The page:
In an ideal world, as a couple with children you work together to juggle the day-to-day needs of your kids. Getting homework done, monitoring how long they surf the web, shuffling them to appointments and football practices, all the while making sure they’re loved, fed, bathed and relatively safe. That’s the stuff parenting is made of, isn’t it?
However, when you divorce many of those parenting responsibilities you once collectively shared quickly become the subject of scrutiny.
Unfortunately along with dividing up what we owe and what we own, we inadvertently throw child rearing into the mix. In the midst of our anger and hurt, we mistakenly assume that because we are separating our lives, we should also separate parenting responsibilities too.
It’s a common problem many parents face. After all, who wants to think about parenting with someone you don’t want to be married to anymore. In my coaching practice, I’ve seen this dynamic play out lots of different ways.
Sometimes it involves one parent cutting the other one completely out of the loop and taking control of all the parenting responsibilities. Their reasoning, “I’ve always been the one who took care of everything, why should anything change now?” While shouldering it all on your own might seem easier, the end result is often one very tired, resentful and overwhelmed parent. Meanwhile the other parent, feeling undervalued and shut out, starts overcompensating by becoming the “super fun” parent.
In other cases, one parent may be open to sharing parenting responsibilities but is struggling to deal with a co-parent who has a “my way or the highway” attitude. And so the struggle for absolute control ensues.
I’ve also seen situations where one parent just gives up all together and never plays an active role in their children’s lives. Of course, kids end up losing the most when this happens.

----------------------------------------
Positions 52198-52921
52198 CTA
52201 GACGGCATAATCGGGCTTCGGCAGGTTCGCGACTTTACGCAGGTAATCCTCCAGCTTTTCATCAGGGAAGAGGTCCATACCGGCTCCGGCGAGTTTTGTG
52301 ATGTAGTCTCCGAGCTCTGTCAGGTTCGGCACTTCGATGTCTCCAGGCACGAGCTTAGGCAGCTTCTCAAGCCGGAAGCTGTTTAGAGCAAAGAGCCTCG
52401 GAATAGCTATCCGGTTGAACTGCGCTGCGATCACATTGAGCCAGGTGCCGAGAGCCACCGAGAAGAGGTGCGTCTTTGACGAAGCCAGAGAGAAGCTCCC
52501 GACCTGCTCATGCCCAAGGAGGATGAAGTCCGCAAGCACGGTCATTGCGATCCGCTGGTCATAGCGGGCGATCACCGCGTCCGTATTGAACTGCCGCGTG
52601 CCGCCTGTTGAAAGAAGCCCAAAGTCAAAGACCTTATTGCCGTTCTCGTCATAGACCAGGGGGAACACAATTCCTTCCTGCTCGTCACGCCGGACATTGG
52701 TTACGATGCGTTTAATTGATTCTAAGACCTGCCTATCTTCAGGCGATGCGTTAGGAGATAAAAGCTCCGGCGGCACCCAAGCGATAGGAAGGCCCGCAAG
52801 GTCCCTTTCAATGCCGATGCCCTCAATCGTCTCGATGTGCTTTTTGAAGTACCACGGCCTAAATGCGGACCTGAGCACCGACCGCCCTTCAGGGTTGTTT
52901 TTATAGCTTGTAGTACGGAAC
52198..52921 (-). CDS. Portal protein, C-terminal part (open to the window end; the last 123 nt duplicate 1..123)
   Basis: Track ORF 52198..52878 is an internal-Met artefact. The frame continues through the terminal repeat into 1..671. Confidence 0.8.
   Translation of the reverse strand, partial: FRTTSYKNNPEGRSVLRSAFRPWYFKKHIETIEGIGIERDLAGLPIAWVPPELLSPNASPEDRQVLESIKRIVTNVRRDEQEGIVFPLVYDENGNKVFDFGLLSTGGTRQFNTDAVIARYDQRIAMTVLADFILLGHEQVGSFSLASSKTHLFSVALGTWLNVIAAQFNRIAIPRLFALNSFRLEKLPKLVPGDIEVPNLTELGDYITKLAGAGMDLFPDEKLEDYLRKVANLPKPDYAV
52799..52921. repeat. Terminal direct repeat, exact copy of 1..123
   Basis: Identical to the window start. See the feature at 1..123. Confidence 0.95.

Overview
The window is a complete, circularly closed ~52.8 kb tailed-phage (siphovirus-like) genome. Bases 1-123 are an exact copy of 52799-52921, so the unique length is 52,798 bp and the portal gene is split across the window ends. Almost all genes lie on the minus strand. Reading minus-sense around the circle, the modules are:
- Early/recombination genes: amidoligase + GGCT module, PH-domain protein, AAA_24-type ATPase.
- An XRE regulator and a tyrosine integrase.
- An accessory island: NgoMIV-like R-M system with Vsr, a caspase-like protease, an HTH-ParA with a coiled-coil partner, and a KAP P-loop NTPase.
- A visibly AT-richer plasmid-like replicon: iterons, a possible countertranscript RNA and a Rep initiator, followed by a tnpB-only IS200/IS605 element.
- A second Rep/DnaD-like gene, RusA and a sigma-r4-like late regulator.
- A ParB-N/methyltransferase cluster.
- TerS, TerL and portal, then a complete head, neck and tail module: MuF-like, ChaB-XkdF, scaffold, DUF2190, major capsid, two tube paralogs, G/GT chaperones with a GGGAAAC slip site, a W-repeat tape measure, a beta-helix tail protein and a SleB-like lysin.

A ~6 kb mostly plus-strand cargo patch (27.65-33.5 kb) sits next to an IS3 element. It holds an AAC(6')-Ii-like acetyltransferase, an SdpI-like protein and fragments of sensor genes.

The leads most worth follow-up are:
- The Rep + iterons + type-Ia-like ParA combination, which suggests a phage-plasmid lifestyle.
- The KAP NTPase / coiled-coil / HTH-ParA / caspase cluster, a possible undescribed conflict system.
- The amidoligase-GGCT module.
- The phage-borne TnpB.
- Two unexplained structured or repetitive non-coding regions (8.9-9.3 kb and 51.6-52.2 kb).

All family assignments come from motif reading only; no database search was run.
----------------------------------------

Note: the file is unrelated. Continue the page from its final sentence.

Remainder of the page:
While it is by no means an easy transition, if the ultimate goal is to raise well-adjusted children, we need to find some way to dig deep and stay focused on one another’s parenting strengths instead of capitalizing on each other’s deficits.
So how do you get from here to there?
•Give each other and yourself time to adjust
Realize right out the gate, things may not be easy or ideal. Each of you may need some time to let the dust settle. In the early stages, do your best to engage in good co-parenting etiquette. Regardless of how the other parent acts, whenever possible share information, include them in important decisions and support their role in your children’s lives.
•Be willing to develop new skills
In your marriage you may have become used to parenting a certain way. Now that you’re parenting differently, you’ll need to become more adaptable. Perhaps you once relied on the other parent to lead the charge when it came to communicating with your children’s school, now it’s time for you to pick up the ball. On the flip side, if you’ve been the parent who is used to taking control of the helm, you may need to work on stepping back and giving your Ex a chance to step in and step up.
•Don’t get hung up on how many hours you clock
When developing a parenting schedule and sharing responsibilities, keep in mind, it isn’t about who is the better parent but rather what’s best for your kids. Instead of negotiating your child’s day-to-day life away, consider taking an objective look at what life was like before you separated.
Ask yourself, what about your child’s life needs to stay the same and what needs to change?
•Use a two-home concept
Regardless of how time or parenting responsibilities are shared, children benefit most when they feel a sense of connection and belonging with each parent. Actively support that connection by referring to each household as a home (i.e. your home with mom and your home with dad)
•Be open to change
What works today may not work tomorrow. While providing consistency is important, be open to the value of flexibility. As children grow and change often arrangements will need to change with them.
For more ideas and practical strategies on how to balance your parenting relationship after divorce, get a copy of PARENTING APART: How separated and divorced parents can raise happy and secure kids.
This article is also posted on www.divorceandchildren.com. Want more information on how to help your kids? Stop by and check us out.
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